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Connecticut’s Worker Deaths Total 38 in 2007; Number Below State’s Annual Average

For Immediate Release
September 16, 2008
 

WETHERSFIELD – Work injuries were the cause of 38 deaths in this state during 2007, the Connecticut Department of Labor’s Division of Occupational Safety and Health (CONN-OSHA) reported today.

According to State Labor Commissioner Patricia H. Mayfield, this figure – which remains unchanged from the number of work-related deaths reported for 2006 – is below the state’s annual average of 41 deaths.

“While we are pleased that the number of work injury deaths has not increased, even one workplace fatality is one too many,” Mayfield said. “With the report’s data, our agency will continue to work closely with companies in order to educate employers and employees alike to recognize and address workplace hazards.”

In 2007, work injuries in America cost 5,488 lives nationwide. This translates into a rate of 3.7 deaths per 100,000 workers. Since much of Connecticut’s employment is in low-risk industries, the state has consistently been able to maintain a fatality rate below the national average. For 2007, Connecticut had a fatal work injury rate of 2.1 per 100,000 workers.

Specific data on Connecticut work-injury fatalities for 2007, which includes comparisons to national statistics, are outlined in the attached tables. The study includes the following details:

  • Falls resulted in 10 deaths in 2007 and accounted for the largest percentage of workers – about 26% – who lost their lives on the job. This includes falls from roofs, ladders and scaffolding.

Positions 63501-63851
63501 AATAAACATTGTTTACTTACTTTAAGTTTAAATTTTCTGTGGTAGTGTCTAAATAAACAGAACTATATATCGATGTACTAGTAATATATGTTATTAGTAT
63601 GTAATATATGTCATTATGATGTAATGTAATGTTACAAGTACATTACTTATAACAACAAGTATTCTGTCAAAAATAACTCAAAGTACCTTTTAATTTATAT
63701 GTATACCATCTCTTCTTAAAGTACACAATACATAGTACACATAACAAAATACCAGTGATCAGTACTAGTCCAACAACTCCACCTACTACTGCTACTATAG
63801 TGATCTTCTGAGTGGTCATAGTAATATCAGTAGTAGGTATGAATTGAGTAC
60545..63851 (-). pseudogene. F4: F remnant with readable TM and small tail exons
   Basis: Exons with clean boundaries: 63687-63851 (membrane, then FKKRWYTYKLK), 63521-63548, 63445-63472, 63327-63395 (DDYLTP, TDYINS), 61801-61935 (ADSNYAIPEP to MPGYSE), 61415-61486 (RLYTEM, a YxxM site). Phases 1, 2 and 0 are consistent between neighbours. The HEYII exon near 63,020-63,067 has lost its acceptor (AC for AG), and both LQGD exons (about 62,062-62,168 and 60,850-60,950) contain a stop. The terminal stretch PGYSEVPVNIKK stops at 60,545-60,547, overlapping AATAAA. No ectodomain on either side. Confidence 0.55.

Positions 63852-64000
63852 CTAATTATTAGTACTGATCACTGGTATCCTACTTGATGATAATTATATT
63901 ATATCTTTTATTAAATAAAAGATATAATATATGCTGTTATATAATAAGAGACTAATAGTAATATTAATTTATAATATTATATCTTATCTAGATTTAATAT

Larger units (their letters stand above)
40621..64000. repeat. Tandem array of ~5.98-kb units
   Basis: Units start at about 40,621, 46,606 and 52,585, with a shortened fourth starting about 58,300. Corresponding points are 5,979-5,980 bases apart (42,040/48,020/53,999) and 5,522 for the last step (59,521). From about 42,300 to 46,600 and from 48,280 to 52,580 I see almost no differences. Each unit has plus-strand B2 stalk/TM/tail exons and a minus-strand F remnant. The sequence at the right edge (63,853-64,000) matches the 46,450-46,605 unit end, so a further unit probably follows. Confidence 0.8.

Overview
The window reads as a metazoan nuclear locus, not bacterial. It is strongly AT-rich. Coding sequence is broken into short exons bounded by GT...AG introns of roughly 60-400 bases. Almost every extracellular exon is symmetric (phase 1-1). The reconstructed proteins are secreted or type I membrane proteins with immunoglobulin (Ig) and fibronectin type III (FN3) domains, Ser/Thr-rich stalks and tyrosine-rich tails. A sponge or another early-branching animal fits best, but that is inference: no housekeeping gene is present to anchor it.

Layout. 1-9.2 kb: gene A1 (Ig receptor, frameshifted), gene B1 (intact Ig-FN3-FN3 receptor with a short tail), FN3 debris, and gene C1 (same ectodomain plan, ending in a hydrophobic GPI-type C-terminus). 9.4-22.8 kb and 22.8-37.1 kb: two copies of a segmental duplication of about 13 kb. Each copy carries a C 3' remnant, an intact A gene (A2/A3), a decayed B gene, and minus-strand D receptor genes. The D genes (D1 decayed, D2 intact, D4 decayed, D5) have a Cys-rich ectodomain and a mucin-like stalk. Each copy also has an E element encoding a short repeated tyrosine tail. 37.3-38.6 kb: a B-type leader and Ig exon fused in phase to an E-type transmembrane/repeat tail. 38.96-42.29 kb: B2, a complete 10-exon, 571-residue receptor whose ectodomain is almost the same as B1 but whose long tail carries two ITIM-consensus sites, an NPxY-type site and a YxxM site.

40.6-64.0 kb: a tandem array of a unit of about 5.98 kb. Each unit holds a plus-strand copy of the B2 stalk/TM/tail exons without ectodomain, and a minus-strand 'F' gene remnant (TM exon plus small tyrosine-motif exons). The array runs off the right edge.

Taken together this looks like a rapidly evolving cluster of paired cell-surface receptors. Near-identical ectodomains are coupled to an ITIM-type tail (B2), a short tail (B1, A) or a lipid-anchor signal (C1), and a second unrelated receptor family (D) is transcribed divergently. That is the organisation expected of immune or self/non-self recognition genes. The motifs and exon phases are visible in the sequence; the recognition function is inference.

• Assaults and violent acts accounted for the lives of nine workers, three of which were suicides.

  • In Connecticut, men accounted for 37 (97%) of the work-injury fatalities in 2007. Nationally, men accounted for 5,071 or 92% of the fatalities.

  • Wage and salary workers accounted for 74% of the fatalities. The remaining 26% were self-employed.

  • A total of nine (24%) of the fatalities were in transportation and material moving occupations. This category includes tractor-trailer drivers, delivery drivers, and driving sales workers.

  • Approximately 40% of the fatalities involved workers between 45 and 54 years of age. The next highest percentage of deaths, at 24%, was reported among the workforce in the 25 to 34 year age range.

  • The greatest recorded losses were experienced in 1998 with 57 fatalities, followed by 55 in 2000 and 54 in 2004. The lowest recorded loss occurred in 1993 with 31 deaths.

Since 1992, data on work fatalities is collected through the federal Census of Fatal Occupational Injuries and Illnesses (CFOI) program. Information is collected through media coverage, police reports, death certificates and employers.

All employers, regardless of their industry or company size, are required to report all work fatalities to federal OSHA within eight hours of a workplace death, by either calling 1-800-321-OSHA or visiting a local OSHA office. Although employers are not required to report fatal transportation accidents outside of construction zones or public transportation accidents, they are encouraged to report these fatalities as well.

“There is a common misconception that certain deaths, such as heart attacks or suicides, do not need to be reported to OSHA,” explains Erin Wilkins, CONN-OSHA Research Analyst who assisted in compiling the report. “Any death occurring in the workplace, or while an employee is ‘on duty,’ must be reported to OSHA.” 

To help companies operate their businesses as safely as possible, the Connecticut Department of Labor offers a no-cost consultation service with the goal of identifying existing or potential safety and health factors. For information on this service, call CONN-OSHA at (860) 263-6900, or complete the online request form. Search for “CONN-OSHA consulting services” on Google or Yahoo! and visit the first result. 

Please note that the following 2007 Connecticut and U.S. Fatal Occupational Injuries tables are included with this release:

Safety and Health Statistics

Last Updated: July 07, 2015


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